With Obamacare, it’s nuns, not employees, losing their rights
I was amused somewhat by Frank Elfland’s Jan. 5 letter, “Don’t yield to Catholics on contraception,” as he tried to argue that the U.S. Supreme Court’s decision to side with the nuns on their objection to contraceptive coverage in their insurance was, as he called it, “hogwash.”
He stated that it was an example of a Catholic predilection of “forcing others to accept their religious practices,” and that the nuns can avoid the parts of the Affordable Care Act (ACA) that offend them by hiring only Catholics.
Well, first off, hiring only Catholics is out of the question for the nuns, as that is discrimination against anyone who is not Catholic and is illegal. But more importantly, Mr. Elfland does not understand the impact of the ACA on the nuns’ freedom.
He says that their trying to avoid the law of the ACA would be similar to Muslim or Jewish employers telling their employees that they cannot bring BLTs [bacon lettuce and tomato] or ham sandwiches to work. But that is actually the opposite of what is happening. The impact of the ACA on the nuns is similar to telling Jewish or Muslim employers that they must provide BLTs and ham sandwiches to their employees, even though it is against their religion to eat or touch pork.
The nuns are not forcing their beliefs on others. Anyone who works for them retains the liberty to buy and use contraception or get an abortion. They simply will not find that their insurance pays for it for them. If that is not an acceptable work situation, then perhaps working for a Catholic employer is not a good option.
If one wants to eat ham for lunch, you can work for a Jewish deli, but don’t expect the deli to provide the ham for you free of charge. Everyone has the liberty to live, believe and act as he or she chooses.
What the ACA does is force private companies into a situation where they are required to give their employees something they find contrary to their beliefs.
The nuns were the ones losing their religious liberty, not the employees.
Stop making honest gun owners criminals
I’ve read several articles on this NY SAFE Act, all of it very negative toward the honest gun owner.
As an honest gun owner who enjoys target shooting, trap shooting and hunting, I see no reason why lawmakers and the press and some of our political leaders in this state need to treat us as potential criminals. We don’t break any laws, we pay our taxes; yet what we have [to] say falls on deaf ears.
What Adam Lanza did in Sandy Hook was a horrible thing, but first his mother hid his mental problems; she paid the ultimate price. He didn’t use an AR-15 but two handguns.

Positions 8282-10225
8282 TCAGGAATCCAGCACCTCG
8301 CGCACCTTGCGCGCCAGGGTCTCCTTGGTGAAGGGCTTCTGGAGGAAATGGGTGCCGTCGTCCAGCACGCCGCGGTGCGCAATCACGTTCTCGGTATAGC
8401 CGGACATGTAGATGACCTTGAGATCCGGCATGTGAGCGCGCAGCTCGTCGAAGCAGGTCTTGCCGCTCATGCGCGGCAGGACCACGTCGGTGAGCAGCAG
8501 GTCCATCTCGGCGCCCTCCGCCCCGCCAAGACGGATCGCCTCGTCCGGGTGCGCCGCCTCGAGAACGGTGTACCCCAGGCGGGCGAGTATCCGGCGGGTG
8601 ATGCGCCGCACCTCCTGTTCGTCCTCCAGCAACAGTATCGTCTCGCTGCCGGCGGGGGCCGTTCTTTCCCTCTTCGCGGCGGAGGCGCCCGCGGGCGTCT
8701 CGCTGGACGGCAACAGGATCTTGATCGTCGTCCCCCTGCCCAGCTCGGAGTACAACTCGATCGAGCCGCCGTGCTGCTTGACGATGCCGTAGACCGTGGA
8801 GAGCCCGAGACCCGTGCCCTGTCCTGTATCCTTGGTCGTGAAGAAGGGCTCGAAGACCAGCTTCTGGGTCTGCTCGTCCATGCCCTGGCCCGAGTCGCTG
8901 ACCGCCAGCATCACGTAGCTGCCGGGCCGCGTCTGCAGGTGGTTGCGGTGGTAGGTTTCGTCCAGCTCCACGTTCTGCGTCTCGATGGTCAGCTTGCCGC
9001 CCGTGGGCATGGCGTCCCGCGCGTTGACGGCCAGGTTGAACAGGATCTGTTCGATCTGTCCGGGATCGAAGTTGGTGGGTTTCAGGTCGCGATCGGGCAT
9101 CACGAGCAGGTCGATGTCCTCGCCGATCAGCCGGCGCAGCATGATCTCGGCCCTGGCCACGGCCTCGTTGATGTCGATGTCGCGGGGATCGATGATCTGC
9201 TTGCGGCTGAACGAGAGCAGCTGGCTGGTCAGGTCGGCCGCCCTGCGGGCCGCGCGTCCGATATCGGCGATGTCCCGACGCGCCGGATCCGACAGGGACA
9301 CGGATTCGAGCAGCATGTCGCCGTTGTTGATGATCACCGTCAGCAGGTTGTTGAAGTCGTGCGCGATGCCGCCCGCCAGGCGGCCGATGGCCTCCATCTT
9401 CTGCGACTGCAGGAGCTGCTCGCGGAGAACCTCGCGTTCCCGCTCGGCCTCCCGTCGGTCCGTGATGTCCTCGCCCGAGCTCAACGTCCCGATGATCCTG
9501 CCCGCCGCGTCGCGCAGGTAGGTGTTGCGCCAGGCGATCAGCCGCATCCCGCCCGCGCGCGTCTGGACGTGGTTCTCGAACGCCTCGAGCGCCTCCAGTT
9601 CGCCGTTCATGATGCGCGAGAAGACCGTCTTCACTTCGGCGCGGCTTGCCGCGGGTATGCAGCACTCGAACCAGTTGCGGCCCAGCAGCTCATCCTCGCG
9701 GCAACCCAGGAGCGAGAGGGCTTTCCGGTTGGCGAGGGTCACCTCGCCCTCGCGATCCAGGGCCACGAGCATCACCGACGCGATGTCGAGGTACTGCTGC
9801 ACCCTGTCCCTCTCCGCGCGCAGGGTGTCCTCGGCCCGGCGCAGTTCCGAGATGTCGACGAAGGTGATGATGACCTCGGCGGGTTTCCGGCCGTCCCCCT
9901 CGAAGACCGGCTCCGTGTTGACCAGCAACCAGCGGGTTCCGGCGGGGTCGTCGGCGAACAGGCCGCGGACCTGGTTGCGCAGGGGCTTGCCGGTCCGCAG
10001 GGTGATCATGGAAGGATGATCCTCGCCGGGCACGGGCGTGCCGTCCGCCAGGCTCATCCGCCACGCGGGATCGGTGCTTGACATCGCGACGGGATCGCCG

Why was the guy in Webster [N.Y.] out of jail after 17 years for killing his grandmother with a hammer? Why are prisons being closed and felons being released into the general public to commit more crimes? Why were mental institutions closed and the patients released into the general public with no clue how to take care of themselves?
It seems the people we’ve elected can’t seem [to] come up with any reasonable way to deal with the real criminals and the mentally ill.
No one I know hunts deer with an AR-15, but might want to hunt coyote with one. So what difference is three rounds in the clip and a pistol grip in the end? It’s still just a semiautomatic rifle in the hands of an honest citizen — who more than likely has some kind of training for recreational purpose only.
So in the end, I believe the press, our political leaders and lawmakers actually need to tell the whole story and not just half the truth. And the NY SAFE Act needs to be done away with and criminals treated the way they treated their victims.
Maybe chain gangs might be a better criminal reform and the mental health care system restructured.
Kevin P. O’Shell
Raise jury duty pay in step with minimum wage
I would like legislation passed to raise the daily jury fee from $40 to a more reasonable amount. This same fee schedule is paid in the federal court system.
If average wages in New York are $935 per week, that’s $187 per day. I think this is an overlooked hardship imposed by our society.
I realize it is a civil obligation but compensation should still be reasonable. Even at the minimum wage, the jury fee should be raised to at least $64 per day. And if this amount is the amount chosen, then the legislation should tie the fee to the minimum wage to keep it in balance.
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